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Dori December 14, 2013 at 6:29 pm

Hi Jason – welcome to Square Marketplace – I love it. But the biggest downfall for artists is the “square” limitation for images. If you ever find a way around that, please share!

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Will Eskridge December 15, 2013 at 3:04 pm

Ah, just came across this as well while setting up my shop. I sent their support team a question regarding this. I’ll post back when I hear something.

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Muffy December 14, 2013 at 6:30 pm

I am using PayPal on this site right now, and want to set up a better looking and better running site-Haven’t done it because it is all hooked to PayPal. I have used Square often , so I will look at Marketplace. Couldn’t hurt. I need something easy to work on

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Eva S. Nichols December 14, 2013 at 11:12 pm

Hi Jason,
I’m excited to read about your new Marketplace – I already use Square for art shows, etc. and love it. I do have some of the Paypal buttons on my gallery shop page on my website, but I found it so cumbersome that I never really finished that page the way I wanted it. I am definitely going to take a look at Square’s Marketplace.
I am following your mentorship and trying to implement all the things I’m learning to get sales to grow by using the many e-marketing tools efficiently, and in general work smarter, since 168 hours a week is all we get according to you and Barney!
Thanks for all your great posts!
Eva

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Sharon Sieben December 14, 2013 at 11:28 pm

I use paypal and have good experience with the service and process. I also use “square reader ” to process credit card sales.

I will be very interested to learn more about the marketplace function. This does sound like an efficient sales tool. Thanks, Jason!

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Lane Watson December 15, 2013 at 6:04 am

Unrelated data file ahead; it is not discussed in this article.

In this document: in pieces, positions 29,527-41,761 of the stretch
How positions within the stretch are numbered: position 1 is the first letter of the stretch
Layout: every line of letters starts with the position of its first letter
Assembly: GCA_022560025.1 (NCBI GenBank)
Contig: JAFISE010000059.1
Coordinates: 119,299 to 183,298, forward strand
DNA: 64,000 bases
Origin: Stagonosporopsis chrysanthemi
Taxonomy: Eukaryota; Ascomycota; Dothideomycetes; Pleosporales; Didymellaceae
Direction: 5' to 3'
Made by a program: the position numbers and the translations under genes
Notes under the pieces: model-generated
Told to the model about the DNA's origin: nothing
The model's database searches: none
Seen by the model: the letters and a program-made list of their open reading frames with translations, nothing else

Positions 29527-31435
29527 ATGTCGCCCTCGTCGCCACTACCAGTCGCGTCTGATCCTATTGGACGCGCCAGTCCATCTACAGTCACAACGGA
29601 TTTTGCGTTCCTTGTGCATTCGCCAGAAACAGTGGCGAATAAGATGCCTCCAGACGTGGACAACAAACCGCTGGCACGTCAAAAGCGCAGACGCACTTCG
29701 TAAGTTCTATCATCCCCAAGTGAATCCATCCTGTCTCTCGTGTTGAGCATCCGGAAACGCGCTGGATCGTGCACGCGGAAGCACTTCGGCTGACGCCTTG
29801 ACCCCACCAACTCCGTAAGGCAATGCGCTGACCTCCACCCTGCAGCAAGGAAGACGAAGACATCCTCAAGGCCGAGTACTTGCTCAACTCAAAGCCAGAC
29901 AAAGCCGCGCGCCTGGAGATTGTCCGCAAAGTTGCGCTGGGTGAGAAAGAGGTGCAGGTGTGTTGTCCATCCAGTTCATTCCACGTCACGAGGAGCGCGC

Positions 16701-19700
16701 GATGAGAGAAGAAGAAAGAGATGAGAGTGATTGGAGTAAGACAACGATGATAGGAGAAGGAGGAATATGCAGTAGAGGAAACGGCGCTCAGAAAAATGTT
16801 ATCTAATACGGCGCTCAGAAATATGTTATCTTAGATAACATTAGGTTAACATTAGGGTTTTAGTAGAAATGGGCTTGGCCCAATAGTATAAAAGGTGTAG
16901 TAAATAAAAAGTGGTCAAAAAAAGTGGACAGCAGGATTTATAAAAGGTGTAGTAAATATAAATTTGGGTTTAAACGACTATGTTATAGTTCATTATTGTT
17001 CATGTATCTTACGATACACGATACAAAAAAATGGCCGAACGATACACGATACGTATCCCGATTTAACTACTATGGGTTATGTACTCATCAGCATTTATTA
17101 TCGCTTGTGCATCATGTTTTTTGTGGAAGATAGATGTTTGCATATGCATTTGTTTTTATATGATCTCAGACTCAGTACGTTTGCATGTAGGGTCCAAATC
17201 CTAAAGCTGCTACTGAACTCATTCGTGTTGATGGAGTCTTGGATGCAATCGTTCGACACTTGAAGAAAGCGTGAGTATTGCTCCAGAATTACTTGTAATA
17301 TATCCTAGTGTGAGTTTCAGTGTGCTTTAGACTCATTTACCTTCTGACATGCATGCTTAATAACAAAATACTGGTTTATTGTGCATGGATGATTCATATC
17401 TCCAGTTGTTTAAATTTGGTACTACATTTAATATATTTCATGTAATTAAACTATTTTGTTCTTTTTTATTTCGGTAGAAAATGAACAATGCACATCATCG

I spent a few minutes on your Square site.

I agree, the interface is much more user friendly than PayPal. However, I did run upon one process that would bother me as a merchant: when I removed the only item in my cart, the site reverted to a generic screen prompting me to browse other merchant’s items. Xanadu disappeared completely!

That said, I’d probably still consider the merchant service should the need arise.

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Will Eskridge December 15, 2013 at 8:01 am

Excellent post, Jason. I’ve been using square at festivals ever since they first came out. I absolutely love it. I currently have an e-commerce plug-in on my wordpress powered website. For payment is uses Paypal. I agree with your sentiment about the difficulty of setting up and lack of design of the finished page. (I do love wordpress in general for my website, though)

Although I’ve been using square for a while now, I haven’t gotten around to setting up a marketplace through them just yet. However, reading your post and seeing your marketplace page has easily given me the kick in the butt to drop the wordpress e-commerce plugin asap. Thank you!

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Nina Baldwin December 15, 2013 at 1:14 pm

Jason, I enjoyed reading about the Square Marketplace webpage you have put up. It looks great!

I recently sold a large giclee off of my blog to a client who lives back East. I have no paypal buttons on my blog…just didn’t know if Google would allow me to add them. So when the purchaser wrote to ask how to pay, I suggested she use paypal…they allow money transfers with just an email url now. This seemed like an easy solution to me at the time, but I believe that the client had to set up an account to follow thru on the purchase, something I am not sure she appreciated.

Of course, I, as the seller, became concerned when I realized this, and wished there had been a more direct way for her to purchase…which is why I am setting up a Square Marketplace webpage now as well…just started the process last night… and it does seem to be quite simple, something this very low-tech internet user appreciates! They are sending me a “square” gratis for use with my tablet.